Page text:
Looking for a food destination near Kuala Lumpur? The multicultural state of Selangor surrounds the capital, offering an accessible destination for culinary discoveries amongst its diverse communities of Malaysians with Javanese, Banjarese (Banjar), Chinese and Indian heritage, to name the majority.
Javanese cuisine figures greatly in the state’s gastronomic landscape, especially in Javanese-Malay villages where visitors can try them at local restaurants, markets and homestays (Visit the official website for a list of recommended homestays in Selangor). Javanese cuisine is the cuisine of the Javanese, a major ethnic group in Indonesia, more precisely the province of Central Java, Yogyakarta and East Java. Compared to other cuisines from Indonesia, Javanese cuisine is relatively sweet because of the generous amount of gula jawa (palm sugar) or kecap manis (sweet soy sauce) used in the food.
Through the Eat Travel Write Selangor Culinary Adventure, I discovered what the state has to offer for food lovers. Here are three wonderful Javanese delicacies that you must try when you visit Selangor:
One of the best things I tasted at the district of Kuala Selangor was pecal or pecel, a traditional Javanese salad consisting of mixed vegetables in spicy peanut sauce dressing, usually served with steamed rice or cubed ketupat (hanging rice). I enjoyed this dish because of its appetizing balance of cool vegetables like cucumber, mung bean spouts and kangkong (water spinach) smothered with the mild heat from the slightly sweet peanut-flavored sauce of samba pecal. The soft, sticky cubes of ketupat were a perfect match with the rich salad.
More of a snack than a dish, rempeyek are Javanese savory deep-fried crackers made with peanuts, peas or other ingredients bound by crispy batter, which is made of rice flour, egg, coconut milk and water, and seasoned with salt, anise and coriander. Interestingly, a small amount of lime is also added to the batter mixture to enhance the crispiness of the crackers. I’ve tasted this snack on previous trips to Indonesia, and I find them really enjoyable to munch on, especially the variety with peanuts.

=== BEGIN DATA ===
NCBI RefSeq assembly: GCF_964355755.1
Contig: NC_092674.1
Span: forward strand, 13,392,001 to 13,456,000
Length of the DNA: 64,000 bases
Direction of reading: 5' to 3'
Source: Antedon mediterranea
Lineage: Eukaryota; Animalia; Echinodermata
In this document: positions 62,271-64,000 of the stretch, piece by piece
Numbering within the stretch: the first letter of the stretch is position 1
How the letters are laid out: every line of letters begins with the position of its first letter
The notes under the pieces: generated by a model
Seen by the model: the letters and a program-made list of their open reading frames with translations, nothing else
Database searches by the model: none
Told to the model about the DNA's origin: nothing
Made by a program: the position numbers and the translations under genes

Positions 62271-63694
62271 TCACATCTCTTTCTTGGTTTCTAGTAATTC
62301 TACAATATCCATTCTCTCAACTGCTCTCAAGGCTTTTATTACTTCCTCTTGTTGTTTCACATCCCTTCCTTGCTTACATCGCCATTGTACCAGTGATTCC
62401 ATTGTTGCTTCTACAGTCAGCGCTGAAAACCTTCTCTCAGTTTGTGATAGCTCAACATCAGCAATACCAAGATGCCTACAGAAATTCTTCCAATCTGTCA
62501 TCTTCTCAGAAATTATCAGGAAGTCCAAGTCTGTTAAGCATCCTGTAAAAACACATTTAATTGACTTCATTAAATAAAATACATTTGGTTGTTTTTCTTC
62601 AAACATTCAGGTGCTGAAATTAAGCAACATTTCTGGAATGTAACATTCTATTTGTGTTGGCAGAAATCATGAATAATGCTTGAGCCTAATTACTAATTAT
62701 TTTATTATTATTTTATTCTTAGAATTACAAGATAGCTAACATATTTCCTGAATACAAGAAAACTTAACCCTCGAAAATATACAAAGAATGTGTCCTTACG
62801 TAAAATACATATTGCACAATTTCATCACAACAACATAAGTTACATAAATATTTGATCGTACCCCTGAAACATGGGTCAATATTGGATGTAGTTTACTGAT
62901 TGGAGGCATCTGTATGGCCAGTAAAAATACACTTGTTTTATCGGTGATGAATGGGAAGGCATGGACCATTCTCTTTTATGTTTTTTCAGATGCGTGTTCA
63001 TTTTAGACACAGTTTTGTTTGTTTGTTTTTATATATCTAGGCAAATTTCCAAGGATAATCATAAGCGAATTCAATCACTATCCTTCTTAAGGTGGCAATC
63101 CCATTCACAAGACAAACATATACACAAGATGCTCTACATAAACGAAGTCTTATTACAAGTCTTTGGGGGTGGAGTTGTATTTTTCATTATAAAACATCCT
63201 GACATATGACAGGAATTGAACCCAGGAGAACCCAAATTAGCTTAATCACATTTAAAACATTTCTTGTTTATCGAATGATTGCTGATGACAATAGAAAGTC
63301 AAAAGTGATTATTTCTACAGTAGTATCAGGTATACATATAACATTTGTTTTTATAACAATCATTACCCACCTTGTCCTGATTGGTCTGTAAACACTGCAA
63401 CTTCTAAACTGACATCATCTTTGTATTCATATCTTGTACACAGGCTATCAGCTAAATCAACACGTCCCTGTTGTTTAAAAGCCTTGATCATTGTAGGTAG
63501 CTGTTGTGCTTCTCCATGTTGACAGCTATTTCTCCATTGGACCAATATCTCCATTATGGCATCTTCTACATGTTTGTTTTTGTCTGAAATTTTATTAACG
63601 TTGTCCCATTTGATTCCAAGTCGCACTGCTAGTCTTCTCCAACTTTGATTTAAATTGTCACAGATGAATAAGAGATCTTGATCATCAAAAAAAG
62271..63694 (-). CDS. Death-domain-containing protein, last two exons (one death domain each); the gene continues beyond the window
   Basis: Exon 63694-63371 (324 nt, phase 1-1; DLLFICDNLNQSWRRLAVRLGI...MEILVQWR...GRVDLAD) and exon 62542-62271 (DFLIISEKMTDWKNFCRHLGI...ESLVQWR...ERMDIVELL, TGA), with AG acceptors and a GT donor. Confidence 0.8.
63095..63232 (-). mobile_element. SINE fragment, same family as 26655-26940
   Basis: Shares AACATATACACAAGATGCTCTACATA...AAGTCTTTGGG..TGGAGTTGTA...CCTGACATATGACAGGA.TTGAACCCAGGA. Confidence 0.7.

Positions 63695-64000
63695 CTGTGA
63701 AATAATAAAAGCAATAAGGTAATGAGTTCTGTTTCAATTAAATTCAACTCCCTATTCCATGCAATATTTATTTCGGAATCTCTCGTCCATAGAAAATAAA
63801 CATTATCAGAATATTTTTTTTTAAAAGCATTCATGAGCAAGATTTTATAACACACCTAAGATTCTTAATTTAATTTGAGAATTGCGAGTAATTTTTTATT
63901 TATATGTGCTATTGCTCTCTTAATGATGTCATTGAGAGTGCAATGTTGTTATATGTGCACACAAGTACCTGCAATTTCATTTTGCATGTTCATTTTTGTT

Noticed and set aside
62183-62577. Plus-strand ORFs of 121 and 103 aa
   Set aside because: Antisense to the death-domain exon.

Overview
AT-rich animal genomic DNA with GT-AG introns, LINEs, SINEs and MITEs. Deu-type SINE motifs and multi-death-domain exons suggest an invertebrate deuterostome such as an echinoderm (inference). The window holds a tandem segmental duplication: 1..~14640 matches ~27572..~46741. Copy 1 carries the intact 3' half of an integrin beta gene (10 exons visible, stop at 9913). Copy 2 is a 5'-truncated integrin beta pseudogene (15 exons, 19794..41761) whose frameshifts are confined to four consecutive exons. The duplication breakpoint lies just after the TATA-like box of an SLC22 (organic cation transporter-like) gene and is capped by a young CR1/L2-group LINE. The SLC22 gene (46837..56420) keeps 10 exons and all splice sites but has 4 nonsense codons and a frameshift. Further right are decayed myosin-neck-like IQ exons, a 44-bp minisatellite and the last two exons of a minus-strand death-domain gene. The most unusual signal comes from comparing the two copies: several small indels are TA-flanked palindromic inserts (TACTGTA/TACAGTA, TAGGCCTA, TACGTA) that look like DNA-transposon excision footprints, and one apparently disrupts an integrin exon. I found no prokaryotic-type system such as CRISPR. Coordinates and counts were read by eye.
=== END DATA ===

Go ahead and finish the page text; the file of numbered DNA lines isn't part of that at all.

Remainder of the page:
A team challenge got the participants of our media tour cooking rempeyek at the Kampung Sungai Sireh Homestay in Sabak Bernam district. The secret was finding the right consistency for the batter, and mastering the right technique in pouring the batter into the oil-filled wok.
A wonderful dish we had for our final dinner at Kampung Sungai Haji Dorani Homestay – one of the top homestays in the country – was a generous feast of nasi ambeng or nasi ambang. It’s a heavy meal consisting of white rice topped with chicken curry or chicken cooked in soy sauce, vegetables, fried noodles, some salted fish, fried coconut floss, and other side dishes. Our version also had some rempeyek. A popular Javanese meal, especially in Javanese-Malay communities in Selangor and Johor, it is especially served during festivities on a banana leaf-lined tray and enjoyed together by four to five people.
We had the opportunity to assemble nasi ambeng ourselves and serve them for everyone to enjoy in the traditional Malay way, that is, partaking in the meal on a mat on the floor and consuming it with our hands. Don’t you think food tastes a lot better when shared? Why not discover nasi ambeng and other Javanese dishes of Selangor with your family and friends on your next trip to Kuala Lumpur!
This blog post was made possible through Eat Travel Write Selangor Culinary Adventure, a media trip held last June 11 to 14, 2015 in Selangor, Malaysia. The event was organized by Tourism Selangor and media coordinator, Gaya Travel Magazine.